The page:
It is a commonplace that the Hungarian-Romanian frontier is one of the meanest borders in Europe. In 1983 I waited four hours in the middle of the night before being allowed to cross from Hungary into Romania by train, and had to bribe an official in order not to have my typewriter confiscated. Since then, like many other journalists I have consistently been denied an entry visa by the Romanian authorities. It is this border, not the one between capitalist Austria and communist Hungary, that constitutes the real line of demarcation between West and East in Central Europe.
President Ceausescu has steered Romania into a dead end where Third World poverty combines with Albanian-style isolation. Those who have recently visited Bucharest, the Romanian capital, describe it as a kind of vast outdoor museum on the theme of European life at the end of the Second World War, with empty shops, dark, rubble-strewn streets, and pallid, malnourished faces. Diplomats and other experienced observers have remarked to me that if television cameramen were allowed inside Romania, their pictures would have a dramatic impact, almost like that of the first photos of the Ethiopian famine. “All the correspondent would have to say is ‘This is not Africa or Asia but Europe in 1989,’” a Western diplomat told me. “If only we had a little bit more food, it would be like wartime,” goes one of many cynical Romanian jokes.
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For years Western journalists labeled Ceausescu a “bold maverick” with an “independent foreign policy.” That characterization was never accurate. Even the most cursory look at Romanian history reveals that Ceausescu is in many ways typical of the voivods (“princely chieftains”) of Moldavia and Wallachia, who in centuries past preserved Romanian nationhood through a combination of brutal autocracy at home and subtle double-dealing abroad. But Ceausescu has not been entirely successful.
With his theatrical cult of personality, he has come to resemble King Carol II, who ruled Romania from 1930 to 1940. In The Balkan Trilogy the novelist Olivia Manning described Carol's policies toward the Nazis and the Soviets: “He had been too clever. He had played a double game and lost.” Similarly, Ceausescu, far from achieving a significant measure of independence for Romania, has made it more dependent on Russian raw materials than most other countries in the Eastern bloc. And although in one sense his Stalinism is an embarrassment to the reformist Soviet leader, Mikhail Gorbachev, in another, more important sense Ceausescu's policies suit Gorbachev perfectly.
Romania, which is the most populous Warsaw Pact satelite after Poland, with a population of some 23 million, is from the Soviet point of view potentially one of the most hostile of them all. The hatred between the Latinized Romanians and the Slavic Russians is great. And Romania's claim to territory annexed by the Soviets during the Second World War—especially to Bessarabia, a majority of whose people are ethnic Romanians—is strongly grounded. Yet Ceausescu manages to keep Romania eerily quiet. Gorbachev, whatever the impression he gives, can only be grateful for that.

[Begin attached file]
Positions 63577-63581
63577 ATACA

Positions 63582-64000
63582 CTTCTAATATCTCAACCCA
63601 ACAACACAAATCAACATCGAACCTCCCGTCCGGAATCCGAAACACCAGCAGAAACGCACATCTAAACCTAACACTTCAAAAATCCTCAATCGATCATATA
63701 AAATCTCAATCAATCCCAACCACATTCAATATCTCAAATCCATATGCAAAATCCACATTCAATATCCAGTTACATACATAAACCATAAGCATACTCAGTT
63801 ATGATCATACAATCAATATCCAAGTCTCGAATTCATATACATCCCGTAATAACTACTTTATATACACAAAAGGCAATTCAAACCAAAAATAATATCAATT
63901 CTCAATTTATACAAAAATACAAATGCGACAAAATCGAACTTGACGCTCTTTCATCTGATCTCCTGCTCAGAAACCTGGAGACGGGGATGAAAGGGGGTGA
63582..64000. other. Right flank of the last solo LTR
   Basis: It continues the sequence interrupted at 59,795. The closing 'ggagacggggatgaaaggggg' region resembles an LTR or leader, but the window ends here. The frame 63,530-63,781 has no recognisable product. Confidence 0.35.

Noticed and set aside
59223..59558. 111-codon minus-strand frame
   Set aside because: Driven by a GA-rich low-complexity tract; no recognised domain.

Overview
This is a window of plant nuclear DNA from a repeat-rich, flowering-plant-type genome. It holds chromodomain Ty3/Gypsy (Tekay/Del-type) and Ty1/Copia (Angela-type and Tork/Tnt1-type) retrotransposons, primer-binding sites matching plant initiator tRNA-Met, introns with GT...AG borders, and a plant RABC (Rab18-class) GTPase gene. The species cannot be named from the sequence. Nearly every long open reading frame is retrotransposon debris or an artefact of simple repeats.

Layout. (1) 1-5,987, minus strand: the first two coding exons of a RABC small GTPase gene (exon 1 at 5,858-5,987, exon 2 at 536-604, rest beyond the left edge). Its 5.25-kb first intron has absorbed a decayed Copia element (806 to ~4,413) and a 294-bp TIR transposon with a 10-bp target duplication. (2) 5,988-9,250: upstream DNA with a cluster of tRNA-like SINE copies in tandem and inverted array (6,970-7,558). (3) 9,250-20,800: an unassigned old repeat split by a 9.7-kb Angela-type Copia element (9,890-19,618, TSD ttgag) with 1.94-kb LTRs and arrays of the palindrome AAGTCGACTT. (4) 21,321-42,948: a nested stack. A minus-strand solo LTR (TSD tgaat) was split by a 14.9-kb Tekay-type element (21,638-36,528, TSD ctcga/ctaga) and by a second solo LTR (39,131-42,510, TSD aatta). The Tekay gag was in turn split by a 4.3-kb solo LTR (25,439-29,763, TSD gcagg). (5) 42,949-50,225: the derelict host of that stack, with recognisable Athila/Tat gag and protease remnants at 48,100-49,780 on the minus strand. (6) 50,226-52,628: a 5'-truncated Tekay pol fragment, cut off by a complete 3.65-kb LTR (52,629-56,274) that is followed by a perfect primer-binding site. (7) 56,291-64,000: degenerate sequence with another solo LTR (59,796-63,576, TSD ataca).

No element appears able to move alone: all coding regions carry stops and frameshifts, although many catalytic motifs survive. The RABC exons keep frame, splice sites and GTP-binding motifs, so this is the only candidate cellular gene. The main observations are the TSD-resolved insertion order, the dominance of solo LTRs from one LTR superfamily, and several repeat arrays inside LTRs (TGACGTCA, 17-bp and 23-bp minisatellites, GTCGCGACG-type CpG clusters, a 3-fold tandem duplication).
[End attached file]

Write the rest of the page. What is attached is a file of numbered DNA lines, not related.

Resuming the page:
As poverty in Romania increases, repression worsens. Since 1987, according to more than a dozen refugees I interviewed separately, the efforts to force Hungarian parents to christen their children with Romanian names have intensified. This is just one aspect of a highly explosive ethnic issue. The Hungarian Rudolph Joo, whose opposition group, the Democratic Forum, has been prodding Karoly Grosz's Communist regime in Budapest to adopt tougher measures against Ceausescu, said to me with considerable emotion: “If there are to be pogroms in Romania, this time they will be against the Hungarians rather than the Jews. And what will the Russians do about it? What will Grosz do about it?”
An attempted reconciliation between Hungary and Romania failed in August of 1988, when a summit between Grosz and Ceausescu, which reportedly the Russians had helped arrange, ended with the public humiliation of the Hungarian leader, who was lectured by the increasingly eccentric Ceausescu on “the retrograde aspects of the Hungarian economy.”
The ethnic dispute “has taught Hungarians who their real friends and enemies are,” Joo said. He asked, “Are you going to tell me that the Romanians are our allies and the Austrians are our enemies?” Zoltan Gal, the Hungarian deputy interior minister, told me that the ethnic issue is one on which the dissidents “can criticize the Party on a continuous basis.” Last March, Hungary cosponsored a United Nations resolution to investigate alleged human-rights abuses in Romania. This was the first time such a step was ever taken by one Soviet-bloc country against another.
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Ethnic divisions that date back to the breakup of the Hapsburg Empire not only threaten relations between Hungary and Romania but also threaten to tear up another Balkan state, Yugoslavia, from within.
The Yugoslavia that emerged from the First World War was dominated by the Serbian royal house of Karadjordjevic. In 1934 an assassin linked to the Ustashi, a Croatian terrorist group, killed King Alexander, aggravating a climate of communal hate between the Orthodox Serbs and the Catholic Croats which Hitler proved quick to take advantage of. During the Second World War, Ustashi gangs, which had been granted legitimacy by the Nazi puppet state of Croatia, massacred whole villages of Serbs (as well as villages of Jews and gypsies). The Serbs were not particularly enamored of Josip Broz Tito, the half-Croat, half-Slovene resistance leader who ruled Yugoslavia during most of its postwar existence. The miracle of a cohesive Yugoslavia under Tito was due in no small measure to repression. Purges were harsh and frequent. The most famous of the victims was Milovan Djilas, a Montenegrin and therefore a close kinsman of the Serbs, who was expelled from the Communist Party's Central Committee in 1954 and jailed in 1956. With Tito's death, in 1980, a gradual process of liberalization ensued in Yugoslavia. Djilas himself has been partly “rehabilitated” and allowed to travel abroad and speak publicly. At the same time, the very process of liberalization has resulted in a resurgence of the Serbian nationalism that Tito had managed to contain.